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Goods, services and facilities

 

You have the right to be free from discrimination when you receive goods or services, or use facilities. For example, this right applies to:

  • stores, restaurants and bars
  • hospitals and health services
  • schools, universities and colleges
  • public places, amenities and utilities such as recreation centres, public washrooms, malls and parks
  • services and programs provided by municipal and provincial governments, including social assistance and benefits, and public transit
  • services provided by insurance companies
  • classified advertisement space in a newspaper. 

Relevant policies and guides:

  1. Letter to MCSCS regarding data on the use of segregation

    June 15, 2016 - Dear Minister Orazietti, Congratulations on your appointment as Minister of Community Safety and Correctional Services.  The Ontario Human Rights Commission (OHRC) is looking forward to working closely with you, especially as you continue to review the use of segregation within provincial jails, as well as the treatment of immigration detainees held in provincial custody.

  2. Letter to Mayor of Kenora re: Indigenous reconciliation

    March 30, 2017 -  Dear Mayor Canfield, thank you for taking the time to meet with us on February 15 in Kenora.  As you know, we met with various members of the local Indigenous community at the Ne-Chee Friendship Centre, visited the Kenora Jail and met with Treaty 3 Grand Chief Francis Kavanaugh.  During these visits we heard about challenges faced by Indigenous people related to education, child welfare, policing, corrections, and housing.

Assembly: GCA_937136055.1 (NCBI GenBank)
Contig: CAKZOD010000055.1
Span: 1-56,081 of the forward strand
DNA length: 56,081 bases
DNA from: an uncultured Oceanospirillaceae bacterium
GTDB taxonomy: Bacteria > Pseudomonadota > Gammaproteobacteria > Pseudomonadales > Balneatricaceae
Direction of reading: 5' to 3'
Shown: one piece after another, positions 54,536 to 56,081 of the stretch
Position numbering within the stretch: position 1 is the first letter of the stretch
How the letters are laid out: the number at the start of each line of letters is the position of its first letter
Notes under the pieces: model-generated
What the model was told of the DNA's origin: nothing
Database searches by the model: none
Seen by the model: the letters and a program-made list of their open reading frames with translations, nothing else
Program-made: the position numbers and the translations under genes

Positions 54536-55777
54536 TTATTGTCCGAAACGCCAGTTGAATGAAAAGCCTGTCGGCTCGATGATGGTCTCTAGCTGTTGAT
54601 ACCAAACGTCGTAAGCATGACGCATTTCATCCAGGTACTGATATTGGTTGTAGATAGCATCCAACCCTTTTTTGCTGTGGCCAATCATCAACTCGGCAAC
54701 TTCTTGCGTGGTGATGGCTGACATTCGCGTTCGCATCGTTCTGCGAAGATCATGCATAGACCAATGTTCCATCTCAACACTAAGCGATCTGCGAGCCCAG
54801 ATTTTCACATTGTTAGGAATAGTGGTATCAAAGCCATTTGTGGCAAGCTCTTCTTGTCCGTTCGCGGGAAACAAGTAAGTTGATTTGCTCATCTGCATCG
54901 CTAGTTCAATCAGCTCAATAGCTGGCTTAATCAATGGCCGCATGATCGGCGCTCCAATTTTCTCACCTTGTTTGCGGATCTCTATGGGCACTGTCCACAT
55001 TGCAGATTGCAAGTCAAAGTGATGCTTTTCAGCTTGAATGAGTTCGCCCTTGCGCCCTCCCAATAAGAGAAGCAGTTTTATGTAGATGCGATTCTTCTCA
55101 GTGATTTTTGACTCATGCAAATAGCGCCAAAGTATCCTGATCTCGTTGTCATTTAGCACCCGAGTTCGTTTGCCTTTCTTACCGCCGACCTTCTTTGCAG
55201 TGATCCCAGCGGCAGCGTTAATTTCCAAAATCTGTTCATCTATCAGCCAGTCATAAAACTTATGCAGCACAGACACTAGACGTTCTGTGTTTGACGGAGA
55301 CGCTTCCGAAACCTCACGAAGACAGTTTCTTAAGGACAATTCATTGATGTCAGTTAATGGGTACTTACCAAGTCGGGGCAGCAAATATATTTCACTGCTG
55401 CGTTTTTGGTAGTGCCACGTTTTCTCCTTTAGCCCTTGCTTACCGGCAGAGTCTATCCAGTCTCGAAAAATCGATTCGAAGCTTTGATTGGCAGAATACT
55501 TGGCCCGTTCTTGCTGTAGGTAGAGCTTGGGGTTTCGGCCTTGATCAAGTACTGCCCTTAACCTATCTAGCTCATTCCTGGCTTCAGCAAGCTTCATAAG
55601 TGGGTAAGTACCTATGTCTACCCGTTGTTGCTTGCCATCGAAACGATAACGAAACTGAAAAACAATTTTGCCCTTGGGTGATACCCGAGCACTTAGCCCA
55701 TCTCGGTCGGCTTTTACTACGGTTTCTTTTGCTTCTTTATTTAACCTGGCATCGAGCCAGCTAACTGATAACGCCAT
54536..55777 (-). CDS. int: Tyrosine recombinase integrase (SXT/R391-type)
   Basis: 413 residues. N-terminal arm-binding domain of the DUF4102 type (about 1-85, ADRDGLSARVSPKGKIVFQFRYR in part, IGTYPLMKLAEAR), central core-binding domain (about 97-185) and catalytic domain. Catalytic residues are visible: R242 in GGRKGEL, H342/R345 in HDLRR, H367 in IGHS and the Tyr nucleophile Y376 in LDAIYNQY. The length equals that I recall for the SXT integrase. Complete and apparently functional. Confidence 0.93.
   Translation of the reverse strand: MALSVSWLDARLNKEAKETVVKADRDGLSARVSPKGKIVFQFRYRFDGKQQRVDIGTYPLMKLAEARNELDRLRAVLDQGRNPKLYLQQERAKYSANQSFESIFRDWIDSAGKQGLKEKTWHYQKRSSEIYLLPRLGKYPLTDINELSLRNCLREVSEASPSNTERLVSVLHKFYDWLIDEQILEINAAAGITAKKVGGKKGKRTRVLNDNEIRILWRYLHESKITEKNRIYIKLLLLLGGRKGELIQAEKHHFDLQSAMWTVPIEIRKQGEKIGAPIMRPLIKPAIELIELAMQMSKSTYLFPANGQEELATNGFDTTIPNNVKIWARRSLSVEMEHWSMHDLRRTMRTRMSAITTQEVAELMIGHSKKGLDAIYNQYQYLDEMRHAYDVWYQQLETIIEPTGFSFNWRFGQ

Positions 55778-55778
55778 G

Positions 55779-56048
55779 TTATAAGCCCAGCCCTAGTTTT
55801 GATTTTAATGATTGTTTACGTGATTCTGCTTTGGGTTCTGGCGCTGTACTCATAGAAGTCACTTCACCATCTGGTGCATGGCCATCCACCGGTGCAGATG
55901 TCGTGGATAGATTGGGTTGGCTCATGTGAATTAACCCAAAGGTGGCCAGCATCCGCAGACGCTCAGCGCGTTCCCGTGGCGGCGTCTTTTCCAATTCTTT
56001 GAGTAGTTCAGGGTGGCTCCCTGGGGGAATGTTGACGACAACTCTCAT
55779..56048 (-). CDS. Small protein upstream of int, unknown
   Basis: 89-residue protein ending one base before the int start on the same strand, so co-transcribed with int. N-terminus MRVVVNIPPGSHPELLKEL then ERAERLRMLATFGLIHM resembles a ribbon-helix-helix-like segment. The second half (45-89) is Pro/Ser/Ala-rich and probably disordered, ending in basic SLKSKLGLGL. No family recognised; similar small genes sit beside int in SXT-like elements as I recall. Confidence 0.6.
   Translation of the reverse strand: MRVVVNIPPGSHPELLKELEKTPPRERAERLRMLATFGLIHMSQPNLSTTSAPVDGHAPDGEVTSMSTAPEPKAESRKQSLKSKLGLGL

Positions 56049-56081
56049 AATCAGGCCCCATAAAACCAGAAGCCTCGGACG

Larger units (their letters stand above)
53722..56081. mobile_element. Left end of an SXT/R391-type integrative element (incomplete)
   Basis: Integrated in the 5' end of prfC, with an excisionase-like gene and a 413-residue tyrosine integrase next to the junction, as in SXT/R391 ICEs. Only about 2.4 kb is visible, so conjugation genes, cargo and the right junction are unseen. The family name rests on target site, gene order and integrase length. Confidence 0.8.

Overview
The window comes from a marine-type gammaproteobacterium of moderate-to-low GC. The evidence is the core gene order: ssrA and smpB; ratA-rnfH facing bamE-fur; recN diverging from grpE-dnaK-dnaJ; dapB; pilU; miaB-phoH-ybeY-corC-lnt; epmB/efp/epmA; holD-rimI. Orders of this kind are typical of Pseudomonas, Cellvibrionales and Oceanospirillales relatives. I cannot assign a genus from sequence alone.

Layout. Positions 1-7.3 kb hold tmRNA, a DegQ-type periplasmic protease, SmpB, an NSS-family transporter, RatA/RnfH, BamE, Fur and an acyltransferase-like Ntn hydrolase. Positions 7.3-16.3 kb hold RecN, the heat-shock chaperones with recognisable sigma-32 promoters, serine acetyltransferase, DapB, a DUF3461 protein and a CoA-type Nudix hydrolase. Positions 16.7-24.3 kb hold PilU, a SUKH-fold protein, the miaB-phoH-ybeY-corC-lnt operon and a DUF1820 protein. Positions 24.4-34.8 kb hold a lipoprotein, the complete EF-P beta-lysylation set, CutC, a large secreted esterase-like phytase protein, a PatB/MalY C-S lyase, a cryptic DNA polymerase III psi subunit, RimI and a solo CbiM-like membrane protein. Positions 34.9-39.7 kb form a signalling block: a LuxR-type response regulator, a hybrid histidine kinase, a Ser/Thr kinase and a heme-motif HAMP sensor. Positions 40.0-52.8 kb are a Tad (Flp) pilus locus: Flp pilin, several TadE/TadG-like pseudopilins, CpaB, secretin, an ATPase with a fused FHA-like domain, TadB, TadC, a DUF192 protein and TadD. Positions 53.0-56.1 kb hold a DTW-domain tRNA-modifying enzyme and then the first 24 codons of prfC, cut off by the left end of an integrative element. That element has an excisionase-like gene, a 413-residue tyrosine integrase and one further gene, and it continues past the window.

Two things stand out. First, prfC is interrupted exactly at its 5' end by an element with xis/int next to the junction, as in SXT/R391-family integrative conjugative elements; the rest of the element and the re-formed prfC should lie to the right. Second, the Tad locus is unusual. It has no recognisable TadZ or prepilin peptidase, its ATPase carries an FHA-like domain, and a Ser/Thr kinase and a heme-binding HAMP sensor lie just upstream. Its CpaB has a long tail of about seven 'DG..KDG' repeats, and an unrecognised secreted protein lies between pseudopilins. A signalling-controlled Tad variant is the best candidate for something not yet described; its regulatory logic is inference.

3. Interrupted childhoods: Over-representation of Indigenous and Black children in Ontario child welfare

    When child welfare authorities remove children from their caregivers because of concerns about abuse or neglect, it can be traumatic and tragic for everyone involved – children, their families and even their communities. Being admitted into care comes with far-reaching consequences that can have a negative impact on children’s future ability to thrive. It is an unfortunate reality that some children need to be placed in care to keep them safe. But too often, for First Nations, Métis, Inuit, Black and other racialized families, being involved with the child welfare system and having a child removed is fraught with concerns that the system is not meeting their or their children’s needs, is harmful, and may be discriminatory.